Smart Grid: Shunt Compensation in Non-Sinusoidal Regimes
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- Institutt for elkraftteknikk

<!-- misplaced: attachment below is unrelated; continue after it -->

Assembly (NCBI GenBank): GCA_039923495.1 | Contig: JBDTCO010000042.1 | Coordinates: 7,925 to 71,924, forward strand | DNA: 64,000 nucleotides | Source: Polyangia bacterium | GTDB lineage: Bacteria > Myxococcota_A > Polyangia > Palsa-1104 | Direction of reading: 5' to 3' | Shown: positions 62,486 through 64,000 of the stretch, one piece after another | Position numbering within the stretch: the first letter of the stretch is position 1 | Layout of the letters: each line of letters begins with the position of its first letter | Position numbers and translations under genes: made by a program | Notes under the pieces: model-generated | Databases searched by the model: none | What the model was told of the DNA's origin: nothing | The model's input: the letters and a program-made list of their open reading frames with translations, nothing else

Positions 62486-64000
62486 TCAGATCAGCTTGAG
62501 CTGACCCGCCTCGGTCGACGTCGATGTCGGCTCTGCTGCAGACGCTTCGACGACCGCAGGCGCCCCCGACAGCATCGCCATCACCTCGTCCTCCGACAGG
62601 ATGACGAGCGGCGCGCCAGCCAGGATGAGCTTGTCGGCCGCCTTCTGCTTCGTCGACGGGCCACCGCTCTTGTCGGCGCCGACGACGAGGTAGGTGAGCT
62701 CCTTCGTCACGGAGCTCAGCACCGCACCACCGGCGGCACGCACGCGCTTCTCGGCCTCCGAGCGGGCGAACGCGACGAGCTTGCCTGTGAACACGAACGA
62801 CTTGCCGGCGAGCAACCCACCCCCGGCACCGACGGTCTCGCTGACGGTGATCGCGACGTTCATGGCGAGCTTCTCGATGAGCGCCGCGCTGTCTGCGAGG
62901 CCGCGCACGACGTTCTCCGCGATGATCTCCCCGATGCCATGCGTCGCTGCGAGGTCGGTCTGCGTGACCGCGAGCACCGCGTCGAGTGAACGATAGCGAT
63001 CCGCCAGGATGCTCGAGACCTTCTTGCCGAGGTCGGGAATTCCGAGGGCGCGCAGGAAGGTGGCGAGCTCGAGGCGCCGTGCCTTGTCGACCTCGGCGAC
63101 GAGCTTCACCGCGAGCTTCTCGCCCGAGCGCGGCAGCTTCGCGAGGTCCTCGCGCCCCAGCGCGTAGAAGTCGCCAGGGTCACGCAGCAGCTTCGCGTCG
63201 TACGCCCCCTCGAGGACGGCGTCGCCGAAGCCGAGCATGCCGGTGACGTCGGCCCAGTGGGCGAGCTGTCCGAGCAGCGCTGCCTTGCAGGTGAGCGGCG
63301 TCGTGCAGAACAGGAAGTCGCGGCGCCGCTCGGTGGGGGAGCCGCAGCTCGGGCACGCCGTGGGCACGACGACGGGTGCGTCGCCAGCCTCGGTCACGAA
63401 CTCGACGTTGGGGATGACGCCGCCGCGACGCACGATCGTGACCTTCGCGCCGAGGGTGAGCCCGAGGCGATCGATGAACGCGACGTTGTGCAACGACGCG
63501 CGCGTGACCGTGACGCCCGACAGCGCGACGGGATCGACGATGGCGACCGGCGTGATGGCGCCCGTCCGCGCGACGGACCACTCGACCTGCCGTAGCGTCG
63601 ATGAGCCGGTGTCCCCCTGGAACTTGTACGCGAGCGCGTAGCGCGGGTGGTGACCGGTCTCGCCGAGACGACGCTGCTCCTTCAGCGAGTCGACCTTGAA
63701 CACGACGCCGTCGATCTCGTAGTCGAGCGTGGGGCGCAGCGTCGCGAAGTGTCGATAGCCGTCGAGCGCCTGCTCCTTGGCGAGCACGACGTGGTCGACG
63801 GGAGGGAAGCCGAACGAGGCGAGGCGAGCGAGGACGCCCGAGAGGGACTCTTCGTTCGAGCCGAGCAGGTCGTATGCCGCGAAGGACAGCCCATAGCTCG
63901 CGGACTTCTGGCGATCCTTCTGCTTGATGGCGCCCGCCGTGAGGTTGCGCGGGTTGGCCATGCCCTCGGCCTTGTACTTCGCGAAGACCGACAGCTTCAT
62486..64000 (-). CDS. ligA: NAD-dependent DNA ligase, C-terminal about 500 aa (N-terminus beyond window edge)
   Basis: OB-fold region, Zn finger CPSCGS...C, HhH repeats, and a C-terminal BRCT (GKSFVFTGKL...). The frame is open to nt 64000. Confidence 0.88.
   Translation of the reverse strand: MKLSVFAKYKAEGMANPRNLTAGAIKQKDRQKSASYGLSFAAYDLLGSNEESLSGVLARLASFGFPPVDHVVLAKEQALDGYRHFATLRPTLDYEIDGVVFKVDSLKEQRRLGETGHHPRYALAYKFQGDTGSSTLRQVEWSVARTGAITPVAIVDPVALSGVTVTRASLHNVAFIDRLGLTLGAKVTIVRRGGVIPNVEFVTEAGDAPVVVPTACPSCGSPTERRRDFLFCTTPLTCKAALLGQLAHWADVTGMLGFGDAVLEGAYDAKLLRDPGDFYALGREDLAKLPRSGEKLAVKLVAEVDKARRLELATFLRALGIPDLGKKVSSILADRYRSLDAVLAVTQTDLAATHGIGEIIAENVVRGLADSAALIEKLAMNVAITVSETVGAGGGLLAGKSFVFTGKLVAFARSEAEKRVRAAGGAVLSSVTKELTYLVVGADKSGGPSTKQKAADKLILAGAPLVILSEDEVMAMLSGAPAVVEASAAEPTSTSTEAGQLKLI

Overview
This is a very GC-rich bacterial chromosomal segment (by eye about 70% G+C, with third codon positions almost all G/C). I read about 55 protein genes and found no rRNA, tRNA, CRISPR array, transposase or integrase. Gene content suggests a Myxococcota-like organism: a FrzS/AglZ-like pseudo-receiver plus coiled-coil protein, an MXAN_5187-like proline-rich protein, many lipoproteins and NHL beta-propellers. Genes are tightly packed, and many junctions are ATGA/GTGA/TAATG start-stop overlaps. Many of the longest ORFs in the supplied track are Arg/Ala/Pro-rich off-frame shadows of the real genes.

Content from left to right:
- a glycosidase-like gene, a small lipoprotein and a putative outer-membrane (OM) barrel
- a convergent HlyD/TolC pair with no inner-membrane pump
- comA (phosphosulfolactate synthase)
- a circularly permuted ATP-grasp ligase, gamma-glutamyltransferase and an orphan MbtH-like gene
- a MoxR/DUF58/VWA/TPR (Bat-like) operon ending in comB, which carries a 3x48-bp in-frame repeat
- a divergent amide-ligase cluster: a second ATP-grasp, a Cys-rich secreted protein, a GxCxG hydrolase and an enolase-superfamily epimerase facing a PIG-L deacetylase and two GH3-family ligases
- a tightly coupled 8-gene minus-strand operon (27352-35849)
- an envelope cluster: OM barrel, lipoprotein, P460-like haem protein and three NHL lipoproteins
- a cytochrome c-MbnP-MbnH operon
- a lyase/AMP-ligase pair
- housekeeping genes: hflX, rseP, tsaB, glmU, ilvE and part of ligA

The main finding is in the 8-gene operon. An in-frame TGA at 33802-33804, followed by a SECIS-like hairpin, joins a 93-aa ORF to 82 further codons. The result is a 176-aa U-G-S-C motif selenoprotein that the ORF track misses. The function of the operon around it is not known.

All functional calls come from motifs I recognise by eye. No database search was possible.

The electric power theory is of fundamental importance in most aspects of electric power engineering, enabling to analyze and control the grid based on an unambiguous physical interpretation of the power and current flow. The futuristic SmartGrid concept will include scenarios of potentially very challenging network conditions, due to large impact of non-linear loads, combined with unsymmetric and non-sinusoidal voltage regimes. New and more advanced power theories are needed, in order to maintain correct physical understanding of the power grid, independently of voltage conditions. Moreover sophisticated power theories can help identify and eliminate detrimental effects induced by loads; i.e. unsymmetry, reactive power consumption and harmonic pollution. This project has reviewed the recent and promising conservative power theory (CPT). Major part of the project was dedicated to experimental research, evaluating the CPT purely from a power theory perspective. Central part of these experiments was a real-time rapid prototyping system (RPS) and three-phase voltage source converter. Control system for the programmable voltage source, data acquisition and CPT-algorithm were implemented by the RPS. Based on extensive tests it was found that the CPT offers enhanced and physical correct interpretation of current and power flow. Obtained results from the virtual instrumentation are principally consistent with and support previous research presented in the literature. Second part evaluated the CPT in context of shunt active power filter (SAPF). Experimental implementation of SAPF failed, mainly as the RPS did not provide sufficient sampling rate. Selected cases of reactive and harmonic compensation were demonstrated, utilizing computer modeling tools (MATLAB/Simulink). The results conclude that the CPT performs excellent selective compensation, only when grid voltages are balanced sinusoidal. In scenarios of unsymmetric or distorted voltages, the compensation strategies provided by the CPT are apparently less versatile and effective, compared to the popular pq-theory. Overall this study demonstrated that optimal network operation can only be achieved, through the joint action of series and parallel compensators. Future work will amongst others include further in-depth study of the rapid prototyping system, and experimental implementation of SAPF.